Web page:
mS / medium sand / x / Tu3 / medium silty clay
Sl2 / weakly loamy sand / Tu4 / strongly silty clay
Sl3 / medium loamy sand / x / Uls / sandy loamy silt
Sl4 / strongly loamy sand / x / Us / sandy silt / x
Slu / silty loamy sand / Ut2 / weakly clay silt
Ss / pure sand / Ut3 / medium clay silt / x
St2 / weakly clay sand / Ut4 / strongly clay silt
St3 / medium clay sand / Uu / pure silt

Table 1: Types of Soil and their Occurrence in Berlin (partially from Soil-Scientific Mapping Directive 1994)

Those soil associations which have largely the same fine soil types for the topsoil and for the subsoil were combined to a soil type group. The assignment of soil type groups has thus been done merely for the sake of a readable map with an easily comprehensible number of legend units. For details or further calculations, more precisely differentiated data are available. Soil associations occur which consist of the same soil types, both in the topsoil and in the subsoil. However, the majority of soil associations differ in terms of soil types between the topsoil and the subsoil.

The combination of the types of soil of the topsoil with those of the subsoil resulted in 14 soil type groups of fine soil (<2 mm), which are represented by the legend units of the map.

However, the soil associations of a soil type group may differ within this group with regard to peat or stone content (soil skeleton, coarse soil >2 mm) of the topsoil and subsoil, so that these have been represented by additional designations.

The coarse soil types in the Berlin soils are compiled in Table 2. Their occurrence in the topsoil and the subsoil, respectively, is distinguished.

Type of Coarse Soil / Designation
o2 / Low proportion of round stones
x2 / Low proportion of sharp stones
x3 / Medium proportion of sharp stones
fG1 / Very low proportion of fine gravel

Table 2: Designations of Coarse Soil Types Occurring in Berlin Soils (Soil-Scientific Mapping Directive 1994)

The types of peat occurring in Berlin are compiled in Table 3. For the representation of their ecological qualities and the ascertainment of their characteristic values, a distinction is made between peat occurring in the topsoil and the subsoil, respectively. If several peat types occur in a soil or a soil association, only the characteristic type of peat is taken into account (characteristic peat type).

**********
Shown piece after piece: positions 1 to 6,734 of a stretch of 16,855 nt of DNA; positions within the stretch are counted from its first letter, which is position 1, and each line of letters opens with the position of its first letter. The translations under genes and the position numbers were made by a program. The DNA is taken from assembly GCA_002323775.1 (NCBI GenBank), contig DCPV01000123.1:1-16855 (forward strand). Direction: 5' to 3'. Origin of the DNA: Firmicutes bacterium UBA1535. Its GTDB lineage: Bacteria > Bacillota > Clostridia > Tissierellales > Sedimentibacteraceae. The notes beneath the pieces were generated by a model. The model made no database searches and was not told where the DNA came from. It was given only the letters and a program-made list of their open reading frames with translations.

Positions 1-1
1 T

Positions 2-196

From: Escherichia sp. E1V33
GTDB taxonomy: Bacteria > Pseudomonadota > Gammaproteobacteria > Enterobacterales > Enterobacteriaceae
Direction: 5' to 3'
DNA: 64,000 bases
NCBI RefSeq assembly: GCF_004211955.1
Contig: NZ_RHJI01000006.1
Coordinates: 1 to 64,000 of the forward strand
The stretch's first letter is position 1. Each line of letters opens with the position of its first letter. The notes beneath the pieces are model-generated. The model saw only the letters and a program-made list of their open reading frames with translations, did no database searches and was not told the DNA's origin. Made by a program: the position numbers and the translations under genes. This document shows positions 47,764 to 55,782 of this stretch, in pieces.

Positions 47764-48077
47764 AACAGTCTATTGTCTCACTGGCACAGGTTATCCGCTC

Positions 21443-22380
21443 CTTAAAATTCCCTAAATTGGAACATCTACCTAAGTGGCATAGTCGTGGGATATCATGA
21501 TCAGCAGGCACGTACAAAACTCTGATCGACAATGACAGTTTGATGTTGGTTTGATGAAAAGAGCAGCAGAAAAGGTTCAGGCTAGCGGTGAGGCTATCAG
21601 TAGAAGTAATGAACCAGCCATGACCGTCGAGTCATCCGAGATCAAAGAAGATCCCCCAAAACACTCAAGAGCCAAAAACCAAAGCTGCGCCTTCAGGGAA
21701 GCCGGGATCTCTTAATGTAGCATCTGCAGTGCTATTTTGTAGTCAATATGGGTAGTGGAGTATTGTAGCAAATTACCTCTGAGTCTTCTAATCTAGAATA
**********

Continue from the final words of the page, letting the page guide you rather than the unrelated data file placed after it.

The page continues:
Type of Peat / Designation
Hn / Bog peat
fHn / Fossile bog peat
Hu / Transition-mire peat

Table 3: Name of Peat Types Occurring in Berlin Soils (Soil-Scientific Mapping Directive 1994)

01.06.2 Utilizable Capillary Capacity of Flate Root Plants


Utilizable capillary capacity is quantity (nFK) of water in l/m2 or mm which soil can carry and is usable for plants.This kind of water stays in pores of soil due to the binding capacity and plants can use it. nFK depends on type of soil humus content, compaction and stone contents. Fine soil can store more water than coarse soil, water seep away quickly in coarse soil therefore plants cannot use it. High humus contents and peat shares increases water storage.


nFK values of soil asssociations and soil types were taken from profile section drawings by Grenius (1987). There are two types of zones: flate root zone (0-3 dm) and deep root zone (0-15 dm). Minimum and Maximum value of nFK for flate root zone are defined by soil type of soil association, who shows the highest and lowest nFK values. Additionaly typical nFK value is determined for respective rootzones. In this map only the typical value of flate root zone is given.

Detailed research of Soil Associations on eastern part of Berlin based on geology was carried out by AEY (1993).

In 2005 nFK-values indicated by Grenzius (1987) were also slighltly distinguished and further corrected. Results were summarized in six levels (Tab.1) by Grenzius (1987). None of these levels were in Soil-Scientific Mapping Directive (1994).

nFK [mm] / nFK Level
flate root zone
(0-3dm) / deep root zone
< 20 / < 60 / 1 / very low
20 - < 40 / 60 - < 120 / 2 / low
40 - < 60 / 120 - < 180 / 3 / medium moderate
60 - < 80 / 180 - < 240 / 4 / moderate high
80 - < 110 / 240 - < 320 / 5 / high
>= 110 / >= 320 / 6 / very high

Table 1: Utilizable Capillary Capacity for Flate and deepzone in (mm) and their evaluation according to GRENZIUS (1987)

01.06.4 Utilizable Capillary Capacity of the Effective Root Zone


An assessment of the hydrologic budget via the utilizable capillary capacity in the effective root zone (nFKWe) yields a differentiated analysis of the water available to plants at any location. The different rooting depths and root zones are taken into account, in accordance with soil type and use. Thus, forests and groves have a considerably greater root zone than, e.g. garden uses. In sandy soils, the effective root zone is lower than in loamy soils. In loamy soils, precipitation water is retained longer than in sandy soils, so that it is advantageous for plant roots, in terms of the water and nutrient balance, to develop a larger root zone than in sandy substrata. In boggy soils, the effective root zone only extends down to the zones affected by groundwater, so that only the top 20-30 cm usually serve as a root zone. The reason for the shallow root zone is the lack of air in the permanently water-saturated zones. Therefore, with the exception of some specialist plants, roots are confined to the upper zones, which conduct both sufficient air and water.

The additional water supply to the plants from the capillary rise of the groundwater during the vegetation period, which decisively influences the nFKWe at low land-parcel intervals, was not taken into account in the present investigation.


The ascertainment of the nFKWe for soil associations in dependence on actual land use was carried out by the soil science branch of the TU Berlin in the context of an expert report (Plath-Dreetz/ Wessolek/ Renger 1989).